• 24th July – Tupuna Maunga Authority planting on Puketāpapa. Over 2000 plants planted on the side of the maunga.
  • 28th July – Meeting with Chair Fairey and Local Board Staff.
  • 28th July  –  Meeting with Local Area Manager, Chair Fairey and Local Board Advisors.
  • 29th July- Puketāpapa Local Board workshop.
  • 29th July – Integrated Area Plan working group with mana whenua representatives.
  • 30th July – Auckland Transport Innovating Streets discussion with members of the Central cluster of Local Boards.


  • I am working with Friends of Wairaki stream in an admin role and will excuse myself from any decision making relating to this group.
  • I am a volunteer run director at Owairaka parkrun and organised the 17th July event and volunteered at the 3rd, 10th and 24th July events.


That this report be received.

Note: if other recommendations are proposed they may be subject to a Notice of Motion (refer to Standing Orders or Appendix 1 pg. 5-6 in the guidance document).

OK – what do you do?

The LGNZ guide for candidates says that “Local Board members spent on average 20 hours a week” in their role as a member. Interestingly, some people seem to think they can still hold a full time role as well as doing their duties as an elected member. In this post I will go over some of the things a member can be expected to do in a week.

Note – this was written in February 2020 – before everything changed! It still mostly holds true for Board members, with the addition of far more Skype calls now. My role as Deputy Chair has an extra layer of complexity and time added to the below.

The Workshop

This is the ‘bread and butter’ of the life of a Local Board member. Here is where we are given guidance by staff, presentations by entities who want to do things in our area, hear from CCO’s, decide on budgets and work programmes, come to a consensus and many other things.

Our board has a full day – from 930 till 5 of presentations and discussions, with a break in the middle. Over those 7 and a half hours we could have up to 9 presentations, ranging from half hour to multi-hour discussions. Board members need to be paying attention, asking good questions and showing that they are well prepared. Which leads me to my next item…


It is painfully obvious when a member hasn’t read ahead before the meeting. Often questions will be asked that are answered on the next slide, or assumptions based on past understandings can get in the way. Ideally we are provided with the necessary information at the beginning of the week, giving us time to go through everything. Auckland Council has an in-house application which allows for notetaking on the documents, making it really easy to bring up questions as they come up during the presentation. The documents can range from a 7 slide presentation, to a 100+ page document with various appendixes. Thankfully these usually include a very helpful summary of the info, and a scan and skim is usually sufficient to get up to speed with what we are being presented with.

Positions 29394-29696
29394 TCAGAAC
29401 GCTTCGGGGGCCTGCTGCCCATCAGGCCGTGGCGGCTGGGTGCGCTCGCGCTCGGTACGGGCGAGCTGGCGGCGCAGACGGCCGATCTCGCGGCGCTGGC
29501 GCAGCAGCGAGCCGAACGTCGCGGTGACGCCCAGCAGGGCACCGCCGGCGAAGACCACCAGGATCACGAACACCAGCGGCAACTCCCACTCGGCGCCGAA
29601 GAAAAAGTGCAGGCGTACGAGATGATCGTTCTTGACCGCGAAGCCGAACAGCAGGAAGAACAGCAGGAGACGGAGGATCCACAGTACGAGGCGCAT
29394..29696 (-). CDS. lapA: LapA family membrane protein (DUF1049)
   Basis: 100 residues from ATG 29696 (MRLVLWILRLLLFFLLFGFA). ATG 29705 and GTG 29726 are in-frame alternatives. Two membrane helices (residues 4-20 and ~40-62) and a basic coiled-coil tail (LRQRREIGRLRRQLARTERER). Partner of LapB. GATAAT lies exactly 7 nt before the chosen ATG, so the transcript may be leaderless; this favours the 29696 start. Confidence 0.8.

There are also numerous reports produced by council that provide a lot of indepth background knowledge to what we are discussing. Examples of these are the council governance review, development contributions policy and all of the reports on the councils Knowledge Auckland website.

I’d say members do at least 3 hours of reading a week – sometimes more, sometimes less.

There is also the business meeting Agenda which is published once a month. Examples of these can be found here. This segues nicely into the next element of our role:

The business meeting

These take place once a month and effectively ‘make official’ the decisions we have made over the past month during workshops. Ideally most of this is ‘rubber stamping’ issues, but controversial ones will often take longer to get through. There is also space for a ‘public forum’, where members of the public can present to the Local Board about important issues they have, or to speak in support or against items on the agenda. These are formal affairs with a smart dress code and sense of ceremony. These can range in time from an hour to three or more hours long, and with our agenda run through added on, average out to an hour a week.

Community events

The ‘fun’ part of being a Local Board member. We are constantly being invited to great community events and often have to plan our weekends and nights around these. We could be at an event celebrating India’s independence, a movie in the park, sports events, tree planting… the list goes on. It felt a bit ‘weird’ going to one of these events and being treated as a “VIP”, gifted with flowers and fed first, but it also reiterates how important our role is to the community.

These events can take up a lot of time – in an ‘average’ week we probably spend 6 hours on these events, not including travel time.

Engagement events

The Local Board develops a 3 year Local Board plan, and it is really important we get community feedforward and feedback about it. We come up with a ‘draft’ plan and take it out to the community to get their ideas. For this we put on community forums – these actually happen throughout the term, once a month at varying venues. An excellent way to hear from the public, but still in need of more publicising. We also get out into schools, retirement villages and other groups to ensure we are getting a wide range of viewpoints. 

On average, probably two hours spent on engagement a week.

Professional Development